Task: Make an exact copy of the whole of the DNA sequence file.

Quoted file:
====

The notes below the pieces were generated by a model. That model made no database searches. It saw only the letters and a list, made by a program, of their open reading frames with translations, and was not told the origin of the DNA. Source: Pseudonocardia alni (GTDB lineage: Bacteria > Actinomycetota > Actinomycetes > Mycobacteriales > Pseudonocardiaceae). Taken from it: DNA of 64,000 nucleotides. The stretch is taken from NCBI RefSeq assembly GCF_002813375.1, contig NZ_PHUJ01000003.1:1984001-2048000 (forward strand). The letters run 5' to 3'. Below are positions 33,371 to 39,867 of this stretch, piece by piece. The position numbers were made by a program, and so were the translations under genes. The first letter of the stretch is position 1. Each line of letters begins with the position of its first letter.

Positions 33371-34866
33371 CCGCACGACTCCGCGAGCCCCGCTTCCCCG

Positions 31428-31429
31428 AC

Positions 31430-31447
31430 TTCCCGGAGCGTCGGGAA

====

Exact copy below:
The notes below the pieces were generated by a model. That model made no database searches. It saw only the letters and a list, made by a program, of their open reading frames with translations, and was not told the origin of the DNA. Source: Pseudonocardia alni (GTDB lineage: Bacteria > Actinomycetota > Actinomycetes > Mycobacteriales > Pseudonocardiaceae). Taken from it: DNA of 64,000 nucleotides. The stretch is taken from NCBI RefSeq assembly GCF_002813375.1, contig NZ_PHUJ01000003.1:1984001-2048000 (forward strand). The letters run 5' to 3'. Below are positions 33,371 to 39,867 of this stretch, piece by piece. The position numbers were made by a program, and so were the translations under genes. The first letter of the stretch is position 1. Each line of letters begins with the position of its first letter.

Positions 33371-34866
33371 CCGCACGACTCCGCGAGCCCCGCTTCCCCG

Positions 31428-31429
31428 AC

Positions 31430-31447
31430 TTCCCGGAGCGTCGGGAA